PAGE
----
How 'World' Became a Multi-Purpose Campaign Theme

Five for Fighting Song Has Made Its Way from History Channel to Charity to Sears

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NEW YORK (AdAge.com) -- Five for Fighting's John Ondrasik has seen his songs take many forms, including post-9/11 anthem (2001's "Superman [It's Not Easy]") and life-spanning ad for Chase Bank (2004's "100 Years.") But it's his 2006 single "World" that has had no less than three cultural permutations since its modest release as a single, one that failed to even chart on the Billboard Hot 100 singles chart, no less.

Mr. Ondrasik told Ad Age he 'always hesitates' when approached about using his songs for commercials.
Mr. Ondrasik told Ad Age he 'always hesitates' when approached about using his songs for commercials.
The History Channel was the first to use "World" for marketing purposes, adopting the track as its personal theme song for a series of branding spots in 2007 that made use of the line, "history starts now." That same year, Mr. Ondrasik used another line from the song to start What Kind of World Do You Want, a charitable-donation site that has raised more than $270,000 for charities such as Augie's Quest, Autism Speaks, Fisher House Foundation, Save the Children and Operation Homefront.

Most recently, "World" can be heard in Sears' philanthropy-themed holiday campaign, dubbed "Grant a Wish," which teamed up with Five for Fighting to raise money for the Homefront Alliance Charity. As with any of Five For Fighting's heartfelt songs, the campaign was not for all musical tastes, including Ad Age's own Songs for Soap.

Missing link
For Sears, the song was the perfect missing link to help connect the company's charity efforts to its holiday advertising, having enlisted the efforts of music-branding agency Beta Petrol. Bryan Ray Turcotte, a partner in the agency, said Sears was looking for "something magical that had a very inspiring feel to it. Everything just kind of fell in with the band themselves and the charity message. It all just sort of made a lot of sense and built an even bigger story than we had anticipated in the beginning."

Mr. Ondrasik told Ad Age he "always hesitates" when approached about using his songs for commercials, but found the opportunity to merge his charitable efforts with Sears to be ideal. "We have some common causes. Both of us do work with the troops, and I thought the title or phrase of the song that's implied in their spot and in their message is that you can change somebody's world," he said. "It doesn't necessarily have to be a physical gift, a toaster -- it can be anything. For someone like me, a tape machine changed the course of my life."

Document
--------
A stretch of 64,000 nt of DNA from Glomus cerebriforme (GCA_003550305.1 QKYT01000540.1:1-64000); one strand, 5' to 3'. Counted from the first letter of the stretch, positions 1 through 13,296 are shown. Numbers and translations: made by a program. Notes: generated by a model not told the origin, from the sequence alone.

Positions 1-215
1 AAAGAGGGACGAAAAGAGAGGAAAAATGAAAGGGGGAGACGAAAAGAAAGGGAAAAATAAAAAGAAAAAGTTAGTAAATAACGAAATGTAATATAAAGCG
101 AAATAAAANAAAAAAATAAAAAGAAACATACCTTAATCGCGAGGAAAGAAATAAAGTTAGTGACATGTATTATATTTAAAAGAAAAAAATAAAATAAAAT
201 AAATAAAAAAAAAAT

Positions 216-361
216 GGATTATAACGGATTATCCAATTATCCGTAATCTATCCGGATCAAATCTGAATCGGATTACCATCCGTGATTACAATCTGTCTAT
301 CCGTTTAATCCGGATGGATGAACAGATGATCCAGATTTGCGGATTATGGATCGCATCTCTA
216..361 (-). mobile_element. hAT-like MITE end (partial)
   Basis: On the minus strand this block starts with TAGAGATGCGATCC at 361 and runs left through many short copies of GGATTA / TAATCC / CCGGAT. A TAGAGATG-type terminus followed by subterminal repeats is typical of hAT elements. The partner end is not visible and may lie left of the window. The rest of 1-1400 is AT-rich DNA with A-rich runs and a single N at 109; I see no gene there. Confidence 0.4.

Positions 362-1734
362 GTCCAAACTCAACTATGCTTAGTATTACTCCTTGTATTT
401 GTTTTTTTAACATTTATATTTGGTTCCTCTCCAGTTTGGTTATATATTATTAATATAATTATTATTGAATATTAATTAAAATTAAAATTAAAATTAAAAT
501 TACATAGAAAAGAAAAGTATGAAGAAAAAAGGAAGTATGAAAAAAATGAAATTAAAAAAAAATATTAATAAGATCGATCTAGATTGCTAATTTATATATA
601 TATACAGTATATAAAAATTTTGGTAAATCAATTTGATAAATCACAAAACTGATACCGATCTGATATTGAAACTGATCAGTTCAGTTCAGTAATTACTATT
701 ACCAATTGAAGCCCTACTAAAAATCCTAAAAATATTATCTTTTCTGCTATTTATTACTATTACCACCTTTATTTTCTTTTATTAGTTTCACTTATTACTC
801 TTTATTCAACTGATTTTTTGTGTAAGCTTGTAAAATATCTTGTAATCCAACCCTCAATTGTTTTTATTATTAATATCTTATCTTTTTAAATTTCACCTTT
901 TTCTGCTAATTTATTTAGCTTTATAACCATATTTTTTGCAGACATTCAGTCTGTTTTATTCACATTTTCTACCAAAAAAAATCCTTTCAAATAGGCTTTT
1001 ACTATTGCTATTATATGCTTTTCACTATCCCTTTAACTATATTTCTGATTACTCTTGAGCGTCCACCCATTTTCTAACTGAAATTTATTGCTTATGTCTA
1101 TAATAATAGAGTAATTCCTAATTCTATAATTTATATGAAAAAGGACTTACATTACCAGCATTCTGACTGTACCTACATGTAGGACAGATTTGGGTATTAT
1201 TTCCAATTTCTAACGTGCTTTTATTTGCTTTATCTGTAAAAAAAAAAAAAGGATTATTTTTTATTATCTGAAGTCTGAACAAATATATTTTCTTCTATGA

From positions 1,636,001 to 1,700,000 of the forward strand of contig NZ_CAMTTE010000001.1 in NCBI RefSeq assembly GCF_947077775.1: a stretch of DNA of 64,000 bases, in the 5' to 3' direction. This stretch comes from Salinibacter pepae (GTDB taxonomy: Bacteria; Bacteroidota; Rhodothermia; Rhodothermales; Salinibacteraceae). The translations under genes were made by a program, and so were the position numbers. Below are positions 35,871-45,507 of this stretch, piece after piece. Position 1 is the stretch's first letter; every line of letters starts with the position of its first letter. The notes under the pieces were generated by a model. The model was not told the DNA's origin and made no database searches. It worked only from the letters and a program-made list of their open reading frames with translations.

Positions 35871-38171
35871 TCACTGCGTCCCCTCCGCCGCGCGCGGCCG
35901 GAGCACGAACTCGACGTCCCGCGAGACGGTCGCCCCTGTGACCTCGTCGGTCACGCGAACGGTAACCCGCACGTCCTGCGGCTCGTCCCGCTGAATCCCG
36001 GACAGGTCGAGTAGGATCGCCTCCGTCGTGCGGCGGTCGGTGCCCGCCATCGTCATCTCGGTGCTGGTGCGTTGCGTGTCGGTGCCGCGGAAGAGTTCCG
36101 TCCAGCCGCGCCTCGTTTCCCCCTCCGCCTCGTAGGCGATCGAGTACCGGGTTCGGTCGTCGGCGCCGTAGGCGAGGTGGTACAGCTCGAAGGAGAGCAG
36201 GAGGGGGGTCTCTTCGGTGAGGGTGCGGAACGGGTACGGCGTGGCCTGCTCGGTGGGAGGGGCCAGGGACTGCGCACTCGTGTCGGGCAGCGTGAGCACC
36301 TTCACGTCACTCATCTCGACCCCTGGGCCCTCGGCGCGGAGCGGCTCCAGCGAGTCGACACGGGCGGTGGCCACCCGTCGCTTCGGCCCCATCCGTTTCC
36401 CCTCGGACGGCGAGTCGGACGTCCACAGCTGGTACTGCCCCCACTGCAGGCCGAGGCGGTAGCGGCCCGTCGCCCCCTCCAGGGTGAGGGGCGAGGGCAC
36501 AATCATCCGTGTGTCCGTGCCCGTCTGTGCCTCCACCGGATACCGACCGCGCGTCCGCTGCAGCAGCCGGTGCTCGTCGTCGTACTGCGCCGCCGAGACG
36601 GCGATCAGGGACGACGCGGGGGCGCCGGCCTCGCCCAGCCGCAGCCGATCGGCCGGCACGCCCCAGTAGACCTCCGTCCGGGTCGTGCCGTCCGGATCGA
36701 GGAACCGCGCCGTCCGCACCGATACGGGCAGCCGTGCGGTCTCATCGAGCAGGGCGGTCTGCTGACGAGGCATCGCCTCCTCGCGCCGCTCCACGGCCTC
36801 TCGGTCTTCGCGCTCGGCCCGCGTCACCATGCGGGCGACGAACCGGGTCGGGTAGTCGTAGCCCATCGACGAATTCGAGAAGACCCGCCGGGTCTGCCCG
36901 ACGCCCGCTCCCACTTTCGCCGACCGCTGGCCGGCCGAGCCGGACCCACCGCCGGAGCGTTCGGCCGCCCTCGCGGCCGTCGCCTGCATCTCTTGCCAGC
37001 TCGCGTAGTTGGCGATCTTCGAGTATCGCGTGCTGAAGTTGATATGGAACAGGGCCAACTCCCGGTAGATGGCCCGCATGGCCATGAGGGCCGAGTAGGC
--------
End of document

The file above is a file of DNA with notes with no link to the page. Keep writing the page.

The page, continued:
Mr. Ondrasik has only penned a song specifically for a campaign once before -- 2003's "Terrasong," for the World Wildlife Federation -- but is open to returning to the concept. He concedes that his songs tend to contain "bumper-sticker lines" that can fit into a variety of different ads. "I don't fish for these, and they have to be perfect for me to go along with it in terms of the concept, timing and use of the song," he said. "But certain aspects of my songs seem to find their way naturally into that space, whether it's the charity world, the advertising world or the self-help industry."

Paying off
All the extra exposure seems to be paying off in the long-term for Mr. Ondrasik, who saw 2000's "America Town" go platinum four years after its release on the strength of "Superman," as well as platinum sales for "100 Years" on iTunes in 2007. Mr. Ondrasik said he wouldn't be surprised if "World" sees a similar sales bump two years after its initial release, but insists his interests are still philanthropy-based.

"For me, the reason to do the spot was more of a concept and a focus on the troops. But if you talk to record companies, the ideal situation is to have one of these spots incorporated with a new album release. I'm sure [my label] Sony's taken every iTunes download they can get," he said. "With the fragmentation of radio and the decline of the record business, songwriters are looking for a variety of platforms to get their songs heard. That's why you see many new bands taking that path -- it's harder and harder to get your songs out there."

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